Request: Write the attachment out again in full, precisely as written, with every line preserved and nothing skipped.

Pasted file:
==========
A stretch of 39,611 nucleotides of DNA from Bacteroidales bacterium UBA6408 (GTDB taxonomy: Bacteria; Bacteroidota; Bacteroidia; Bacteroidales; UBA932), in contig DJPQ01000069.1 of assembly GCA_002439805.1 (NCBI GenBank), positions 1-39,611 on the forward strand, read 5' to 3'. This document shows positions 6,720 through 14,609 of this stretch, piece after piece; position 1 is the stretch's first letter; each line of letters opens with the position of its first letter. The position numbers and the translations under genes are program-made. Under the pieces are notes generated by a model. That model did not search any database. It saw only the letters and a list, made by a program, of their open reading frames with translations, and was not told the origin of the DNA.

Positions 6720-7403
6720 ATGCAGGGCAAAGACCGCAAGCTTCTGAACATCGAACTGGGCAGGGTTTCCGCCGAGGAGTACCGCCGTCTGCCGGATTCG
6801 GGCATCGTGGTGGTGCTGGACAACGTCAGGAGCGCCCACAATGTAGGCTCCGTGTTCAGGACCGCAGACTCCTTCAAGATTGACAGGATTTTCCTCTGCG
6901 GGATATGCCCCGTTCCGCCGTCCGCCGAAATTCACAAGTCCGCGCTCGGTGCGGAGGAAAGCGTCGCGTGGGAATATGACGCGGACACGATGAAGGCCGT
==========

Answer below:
A stretch of 39,611 nucleotides of DNA from Bacteroidales bacterium UBA6408 (GTDB taxonomy: Bacteria; Bacteroidota; Bacteroidia; Bacteroidales; UBA932), in contig DJPQ01000069.1 of assembly GCA_002439805.1 (NCBI GenBank), positions 1-39,611 on the forward strand, read 5' to 3'. This document shows positions 6,720 through 14,609 of this stretch, piece after piece; position 1 is the stretch's first letter; each line of letters opens with the position of its first letter. The position numbers and the translations under genes are program-made. Under the pieces are notes generated by a model. That model did not search any database. It saw only the letters and a list, made by a program, of their open reading frames with translations, and was not told the origin of the DNA.

Positions 6720-7403
6720 ATGCAGGGCAAAGACCGCAAGCTTCTGAACATCGAACTGGGCAGGGTTTCCGCCGAGGAGTACCGCCGTCTGCCGGATTCG
6801 GGCATCGTGGTGGTGCTGGACAACGTCAGGAGCGCCCACAATGTAGGCTCCGTGTTCAGGACCGCAGACTCCTTCAAGATTGACAGGATTTTCCTCTGCG
6901 GGATATGCCCCGTTCCGCCGTCCGCCGAAATTCACAAGTCCGCGCTCGGTGCGGAGGAAAGCGTCGCGTGGGAATATGACGCGGACACGATGAAGGCCGT